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the exam room: what not to do

Procrastination is the universal skill of the uni student.

We get veeery good at inventing ways to pass time, especially when it means avoiding our obligations and deadlines. People who don’t clean their apartment all year will feel the sudden urge to clean everything immediately, come exam time. Amazing accomplishments are made at this time of year, as long as it’s not academic progress. I’m definitely guilty of this. I managed to clean my apartment, prepare my lunches for the week, go grocery shopping and organise my stationary – just because I had an essay due. And the procrastination doesn’t stop at home, we do it in the exam room too. Here are a bunch of things you definitely shouldn’t do in the exam room…



Glance at the clock

Yes, everyone does this. But there are two reasons to look at the clock in an exam room:

  1. If you’re rushing to finish an essay and you’re prioritising your time.
  2. If you’re wondering whether 5 minutes have passed since you looked at the clock 2 minutes ago.

If you’re constantly staring at the clock because you’re wanting time to pass faster, it’s going to slow the hell down, and it will be all your fault. The fastest way to get through an exam is to do the work and keep your head down. If you keep yourself busy with your exam you’ll notice the time flying. So just concentrate and you will be out before you know it.




Nothing will trip you up like unnecessary panic. If you get anxious before you’ve even looked at the questions, you need to chillax a little bit. It’s great to have nerves, it means you care, but don’t let them get run away with you. Getting upset and flustered won’t help, and in all likelihood everyone in the room feels the same way you do. Just take a deep breath and remember: it’s an exam, not a trial by fire.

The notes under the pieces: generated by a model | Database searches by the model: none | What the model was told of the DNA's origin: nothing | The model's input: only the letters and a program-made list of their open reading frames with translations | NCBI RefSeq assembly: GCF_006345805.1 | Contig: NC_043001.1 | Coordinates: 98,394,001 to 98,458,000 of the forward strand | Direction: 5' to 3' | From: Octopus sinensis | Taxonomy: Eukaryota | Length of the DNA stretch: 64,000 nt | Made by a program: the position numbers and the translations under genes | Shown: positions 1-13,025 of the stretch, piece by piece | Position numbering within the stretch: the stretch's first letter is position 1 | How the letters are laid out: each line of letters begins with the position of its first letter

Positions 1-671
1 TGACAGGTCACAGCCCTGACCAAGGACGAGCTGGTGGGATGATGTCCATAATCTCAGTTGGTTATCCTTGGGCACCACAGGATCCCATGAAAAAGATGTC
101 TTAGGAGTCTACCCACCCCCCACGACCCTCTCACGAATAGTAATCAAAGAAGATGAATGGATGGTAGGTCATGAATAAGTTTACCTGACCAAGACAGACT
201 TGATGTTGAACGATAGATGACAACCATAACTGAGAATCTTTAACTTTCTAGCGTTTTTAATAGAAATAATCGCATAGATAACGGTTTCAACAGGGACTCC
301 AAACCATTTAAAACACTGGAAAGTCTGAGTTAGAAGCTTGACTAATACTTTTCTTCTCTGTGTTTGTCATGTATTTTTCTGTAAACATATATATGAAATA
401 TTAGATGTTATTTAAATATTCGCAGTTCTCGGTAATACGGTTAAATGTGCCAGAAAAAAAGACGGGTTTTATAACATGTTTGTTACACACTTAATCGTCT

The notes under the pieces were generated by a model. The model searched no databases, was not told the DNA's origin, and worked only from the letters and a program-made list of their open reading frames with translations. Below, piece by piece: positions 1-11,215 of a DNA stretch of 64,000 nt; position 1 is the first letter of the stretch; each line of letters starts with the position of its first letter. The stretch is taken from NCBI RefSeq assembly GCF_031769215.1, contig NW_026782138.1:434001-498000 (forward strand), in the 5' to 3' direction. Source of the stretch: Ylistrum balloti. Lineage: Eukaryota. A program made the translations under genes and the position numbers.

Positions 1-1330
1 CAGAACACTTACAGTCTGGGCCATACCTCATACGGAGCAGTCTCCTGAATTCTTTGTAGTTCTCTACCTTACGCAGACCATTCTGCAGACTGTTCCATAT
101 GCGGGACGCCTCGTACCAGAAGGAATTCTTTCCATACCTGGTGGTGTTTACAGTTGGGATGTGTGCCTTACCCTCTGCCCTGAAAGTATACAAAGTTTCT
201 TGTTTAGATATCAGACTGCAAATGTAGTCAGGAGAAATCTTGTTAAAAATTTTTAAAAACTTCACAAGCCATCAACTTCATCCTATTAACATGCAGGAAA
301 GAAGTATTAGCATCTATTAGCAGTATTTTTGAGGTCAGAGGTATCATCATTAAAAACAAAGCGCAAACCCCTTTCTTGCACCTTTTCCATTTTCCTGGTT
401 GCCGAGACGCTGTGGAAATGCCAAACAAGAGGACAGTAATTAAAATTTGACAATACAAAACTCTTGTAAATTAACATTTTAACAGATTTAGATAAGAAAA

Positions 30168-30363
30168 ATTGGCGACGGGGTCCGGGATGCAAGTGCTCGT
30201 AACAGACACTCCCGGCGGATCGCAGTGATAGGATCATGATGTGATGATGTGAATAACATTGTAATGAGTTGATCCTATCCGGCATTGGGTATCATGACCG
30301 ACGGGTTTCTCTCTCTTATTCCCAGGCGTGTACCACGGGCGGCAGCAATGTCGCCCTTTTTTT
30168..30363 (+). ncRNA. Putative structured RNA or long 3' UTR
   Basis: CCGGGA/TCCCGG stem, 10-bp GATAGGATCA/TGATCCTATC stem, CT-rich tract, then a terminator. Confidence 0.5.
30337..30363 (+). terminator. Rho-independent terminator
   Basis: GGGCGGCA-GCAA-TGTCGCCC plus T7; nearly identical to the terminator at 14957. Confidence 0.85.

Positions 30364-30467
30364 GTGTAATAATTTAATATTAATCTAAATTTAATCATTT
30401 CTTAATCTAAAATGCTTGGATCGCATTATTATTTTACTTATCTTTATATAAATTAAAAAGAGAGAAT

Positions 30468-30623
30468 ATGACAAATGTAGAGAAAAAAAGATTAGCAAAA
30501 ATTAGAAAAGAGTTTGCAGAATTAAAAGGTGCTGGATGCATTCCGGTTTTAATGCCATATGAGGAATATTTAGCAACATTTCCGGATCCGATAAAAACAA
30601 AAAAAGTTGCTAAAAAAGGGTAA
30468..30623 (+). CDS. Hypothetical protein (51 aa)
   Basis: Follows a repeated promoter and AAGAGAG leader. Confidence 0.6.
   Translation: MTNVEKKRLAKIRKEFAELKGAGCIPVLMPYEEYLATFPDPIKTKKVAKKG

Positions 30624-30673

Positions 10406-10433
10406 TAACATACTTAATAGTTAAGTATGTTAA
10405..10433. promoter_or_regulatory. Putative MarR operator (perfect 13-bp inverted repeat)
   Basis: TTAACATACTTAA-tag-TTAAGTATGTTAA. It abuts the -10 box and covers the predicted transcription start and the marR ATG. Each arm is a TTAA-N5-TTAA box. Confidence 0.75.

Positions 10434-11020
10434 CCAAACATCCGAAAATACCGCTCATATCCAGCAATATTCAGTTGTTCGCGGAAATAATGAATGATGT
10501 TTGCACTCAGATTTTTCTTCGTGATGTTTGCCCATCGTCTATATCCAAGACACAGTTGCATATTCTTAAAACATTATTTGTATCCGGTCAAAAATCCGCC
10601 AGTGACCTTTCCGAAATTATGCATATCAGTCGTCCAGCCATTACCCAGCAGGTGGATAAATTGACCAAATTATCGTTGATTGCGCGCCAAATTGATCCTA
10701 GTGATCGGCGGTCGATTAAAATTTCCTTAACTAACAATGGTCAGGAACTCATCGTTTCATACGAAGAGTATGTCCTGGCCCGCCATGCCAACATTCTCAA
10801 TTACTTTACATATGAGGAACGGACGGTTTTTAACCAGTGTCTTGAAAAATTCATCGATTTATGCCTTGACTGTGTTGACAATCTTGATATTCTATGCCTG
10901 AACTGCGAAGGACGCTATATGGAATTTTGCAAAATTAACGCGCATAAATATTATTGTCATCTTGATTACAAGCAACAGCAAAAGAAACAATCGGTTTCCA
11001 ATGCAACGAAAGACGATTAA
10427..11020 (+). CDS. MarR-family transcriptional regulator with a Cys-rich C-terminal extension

you ^



Forget your student ID

Big mistake. Nothing is more stressful than leaving something crucial at home. Get your things together the night before and have it all in one safe location (usually exam rules allow things to be in a clear zip locked bag). Prepping the night before just reduces the risk of you forgetting something if you’re scrambling to get there in the morning. Think ahead 😉






Compare yourself to the person next to you

Just don’t do it. If the person next to you is whizzing through an essay and you’re just sitting there feeling stressed, it’s not going to help you. The same goes when you compare yourself to someone who is looking stressed or not concentrating at all. You’re distracting yourself with external factors for no reason at all. You can only do what you’re capable of doing, no one else matters in that moment.






Admittedly, I do this on the daily. But it can have a really bad impact on your result in an exam. Daydreaming can cut minutes off your time – time that could have been used to answer those last few questions, or go over your answers. It’s easy to daydream about how you’re going to relax when you get home, but now is not the time. The faster you get this exam done, the faster you’ll get to chill out. Stick to the task at hand and save the daydreams for when you’re done.





It’s safe to say that these are the things most likely trip you up in an exam. Do your best to stay on task – it will make time fly, and you’ll know you’ve put as much effort in as possible. Most of all, don’t stress. If you don’t feel you went well that’s fine, it’s one exam and you can always speak to your tutor or lecturer if you’re unhappy with your efforts. There may be other ways to improve on your grade. Just look after yourself and don’t let small distractions get in the way!



Good luck!

About the Author


Amy is the Content & Social Media Specialist with Campus Living Villages. She lived at UNSW Village for 4 years, so she knows a thing or two about moving out of home and starting life on-campus!